One of the graduate assistants at my work is a budding photographer and asked me weeks ago if she could photograph my burgeoning gut. I told her that would be great, knowing there was zero chance of my documenting my pregnancy myself and figuring that when I'm nine months pregnant, I will remember being five months pregnant with fondness. "You thought you knew what sciatica felt like then!" I'll think to myself. "You fool!"
Being myself, I figured the most sensible time to arrange a photo shoot would be the day after the semester was over, which is also the day Ryan and I are supposed to be getting ready to leave town for several weeks. Do other people's brains work better than this?
So, this week I logged all my hours, finished a Medicaid application, saw eleven clients, facilitated three groups, went to class, wrote a client conceptualization, entered the last two months worth of client notes including three infamously time-consuming intakes, gathered the documents required to reinstate my driver's license, gained two pounds, and slept through the night once. When I crashed through the door last night at 7:30 and announced I would be showering, Ryan looked relieved.
Since I hadn't showered since Monday. Seriously, who has the time?
What he didn't know was that the reason I was showering is that I am to be photographed in public today and my haircut is so bad that last week when I showed my own sister and cherished oldest friend what it looked like pre-curling iron, they both looked genuinely concerned. Like how you would look if your sister or cherished oldest friend came before you after having had a run-in with a four year old and a pair of scissors. Because that's what my uncurled hair looks like. The curled version doesn't look good, mind you, but it does somewhat diminish the weed-whacker effect.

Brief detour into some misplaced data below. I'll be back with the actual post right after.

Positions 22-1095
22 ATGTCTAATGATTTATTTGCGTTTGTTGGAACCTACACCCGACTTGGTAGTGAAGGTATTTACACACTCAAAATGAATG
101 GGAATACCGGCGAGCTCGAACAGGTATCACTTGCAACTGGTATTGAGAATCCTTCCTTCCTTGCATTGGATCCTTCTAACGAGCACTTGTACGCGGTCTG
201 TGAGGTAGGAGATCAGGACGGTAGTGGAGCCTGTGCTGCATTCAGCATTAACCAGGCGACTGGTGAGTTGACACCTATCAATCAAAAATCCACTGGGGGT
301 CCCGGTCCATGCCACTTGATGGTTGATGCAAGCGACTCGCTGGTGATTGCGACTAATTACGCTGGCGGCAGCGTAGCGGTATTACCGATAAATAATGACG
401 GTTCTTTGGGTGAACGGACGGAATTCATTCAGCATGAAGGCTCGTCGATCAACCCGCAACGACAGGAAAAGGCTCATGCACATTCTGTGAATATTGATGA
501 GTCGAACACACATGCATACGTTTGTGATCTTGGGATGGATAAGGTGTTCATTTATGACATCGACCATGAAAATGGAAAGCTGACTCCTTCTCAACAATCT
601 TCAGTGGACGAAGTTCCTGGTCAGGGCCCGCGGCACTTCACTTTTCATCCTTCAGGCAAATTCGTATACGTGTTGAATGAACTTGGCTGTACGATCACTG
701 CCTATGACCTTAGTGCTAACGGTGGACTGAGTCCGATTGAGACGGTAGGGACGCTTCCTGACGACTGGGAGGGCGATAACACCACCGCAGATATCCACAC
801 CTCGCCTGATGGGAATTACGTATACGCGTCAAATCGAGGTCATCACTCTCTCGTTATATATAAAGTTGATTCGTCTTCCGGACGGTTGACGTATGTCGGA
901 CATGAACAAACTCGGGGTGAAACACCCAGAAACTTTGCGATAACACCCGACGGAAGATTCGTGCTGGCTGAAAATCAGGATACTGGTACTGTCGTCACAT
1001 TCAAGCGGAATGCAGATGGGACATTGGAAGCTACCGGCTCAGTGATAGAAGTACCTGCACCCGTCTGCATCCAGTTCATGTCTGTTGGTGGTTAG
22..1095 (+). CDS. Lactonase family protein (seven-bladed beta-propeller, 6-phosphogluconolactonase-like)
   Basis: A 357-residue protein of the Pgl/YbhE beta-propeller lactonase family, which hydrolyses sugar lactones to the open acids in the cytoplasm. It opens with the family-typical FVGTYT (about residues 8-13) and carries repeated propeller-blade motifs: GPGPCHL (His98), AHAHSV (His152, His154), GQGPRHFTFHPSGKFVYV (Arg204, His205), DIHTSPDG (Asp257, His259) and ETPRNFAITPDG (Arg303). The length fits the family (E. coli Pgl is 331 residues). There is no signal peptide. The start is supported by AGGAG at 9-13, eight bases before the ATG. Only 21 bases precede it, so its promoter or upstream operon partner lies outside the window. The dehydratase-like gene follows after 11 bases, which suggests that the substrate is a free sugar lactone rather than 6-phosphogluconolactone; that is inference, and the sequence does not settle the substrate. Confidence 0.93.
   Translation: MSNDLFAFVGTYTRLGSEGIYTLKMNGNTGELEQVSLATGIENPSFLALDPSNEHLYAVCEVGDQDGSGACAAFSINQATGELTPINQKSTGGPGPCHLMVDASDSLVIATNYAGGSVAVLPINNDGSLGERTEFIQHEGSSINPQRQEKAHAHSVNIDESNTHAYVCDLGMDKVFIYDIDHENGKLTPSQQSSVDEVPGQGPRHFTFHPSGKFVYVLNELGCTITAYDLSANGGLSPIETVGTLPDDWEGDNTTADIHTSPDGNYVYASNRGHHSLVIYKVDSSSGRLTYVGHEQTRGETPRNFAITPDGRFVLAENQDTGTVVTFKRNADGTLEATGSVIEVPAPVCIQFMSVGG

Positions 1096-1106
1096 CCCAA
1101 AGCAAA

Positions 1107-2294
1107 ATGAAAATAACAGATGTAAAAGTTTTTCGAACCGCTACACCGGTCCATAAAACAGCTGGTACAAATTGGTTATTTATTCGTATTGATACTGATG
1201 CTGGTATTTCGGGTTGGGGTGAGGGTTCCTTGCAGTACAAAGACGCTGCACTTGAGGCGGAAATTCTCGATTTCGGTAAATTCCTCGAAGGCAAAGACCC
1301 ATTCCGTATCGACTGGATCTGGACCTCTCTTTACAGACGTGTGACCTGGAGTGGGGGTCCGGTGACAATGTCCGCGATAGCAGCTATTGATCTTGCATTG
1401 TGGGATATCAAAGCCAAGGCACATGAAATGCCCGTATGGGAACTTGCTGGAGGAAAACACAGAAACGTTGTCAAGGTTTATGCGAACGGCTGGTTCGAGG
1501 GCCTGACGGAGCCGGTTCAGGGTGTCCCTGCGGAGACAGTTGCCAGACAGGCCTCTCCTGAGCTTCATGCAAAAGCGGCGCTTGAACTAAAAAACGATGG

At least that's what I tell myself.
Where was I? I'm really tired, people.
Ah, yes, showering. So I emerged from the shower ready for Ryan to take a swing at cutting my hair. I had not received his consent to proceed with this plan, as I imagined it would be difficult to obtain. I strategized that dripping-wet, urgency-infused coercion would more likely achieve compliance. You see, we had tried this before, and it didn't go great, but, I figured, when your hair looks as bad as mine currently does, probably having less hair will be an improvement. Also, I have unwarranted faith in the ability of a curling iron to mask pretty much the entire spectrum of bad haircuts. I was uninvested. When I announced the plan, he looked panicked.
He should have known better than to attempt to resist. I am incorrigible.
After a few different methods of haranguing, he took our dull scissors and gave it his best shot. After one trip around my head he decided he had had enough, and left me there, sopping wet lunatic that I am, to finish the job.
I didn't mind. He had already cut the back.
My hair doesn't look worse, though I can't say it looks better. Again, sans curling, the effect is comical at best. But, there is less hair, and that was the only goal, which makes the event a success!
Good thing I will have my driver's license picture taken in two hours and then spend a couple hours this afternoon being photographed in public. It's nice to know you can count on yourself to be someone with consistently good judgment and plenty of dignity.